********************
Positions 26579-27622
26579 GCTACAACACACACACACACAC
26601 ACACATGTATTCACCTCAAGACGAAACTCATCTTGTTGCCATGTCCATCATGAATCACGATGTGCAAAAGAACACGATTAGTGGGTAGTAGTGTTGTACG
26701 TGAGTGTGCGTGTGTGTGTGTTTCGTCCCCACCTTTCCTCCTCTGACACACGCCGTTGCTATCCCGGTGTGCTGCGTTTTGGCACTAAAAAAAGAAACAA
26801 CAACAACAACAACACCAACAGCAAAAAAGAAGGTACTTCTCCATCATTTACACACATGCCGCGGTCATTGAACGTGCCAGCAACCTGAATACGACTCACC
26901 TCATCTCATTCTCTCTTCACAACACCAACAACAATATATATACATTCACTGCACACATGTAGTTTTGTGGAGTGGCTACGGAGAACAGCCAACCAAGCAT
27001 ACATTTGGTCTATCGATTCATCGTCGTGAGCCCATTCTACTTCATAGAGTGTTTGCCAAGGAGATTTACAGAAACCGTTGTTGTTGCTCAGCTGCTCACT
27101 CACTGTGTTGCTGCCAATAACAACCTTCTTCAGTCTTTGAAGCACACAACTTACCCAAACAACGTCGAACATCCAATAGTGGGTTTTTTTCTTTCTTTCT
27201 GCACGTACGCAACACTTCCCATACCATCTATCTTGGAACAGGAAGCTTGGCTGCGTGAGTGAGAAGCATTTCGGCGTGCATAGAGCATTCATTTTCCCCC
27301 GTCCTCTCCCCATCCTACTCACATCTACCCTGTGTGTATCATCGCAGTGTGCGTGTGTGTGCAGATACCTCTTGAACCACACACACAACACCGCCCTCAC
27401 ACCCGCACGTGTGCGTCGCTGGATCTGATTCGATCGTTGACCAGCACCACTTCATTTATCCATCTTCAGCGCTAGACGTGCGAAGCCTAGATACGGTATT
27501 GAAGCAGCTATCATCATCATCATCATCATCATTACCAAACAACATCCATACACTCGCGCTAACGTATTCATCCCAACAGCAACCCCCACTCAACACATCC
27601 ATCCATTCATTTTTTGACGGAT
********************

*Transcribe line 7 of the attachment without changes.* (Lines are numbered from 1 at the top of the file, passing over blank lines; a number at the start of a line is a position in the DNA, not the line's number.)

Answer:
27001 ACATTTGGTCTATCGATTCATCGTCGTGAGCCCATTCTACTTCATAGAGTGTTTGCCAAGGAGATTTACAGAAACCGTTGTTGTTGCTCAGCTGCTCACT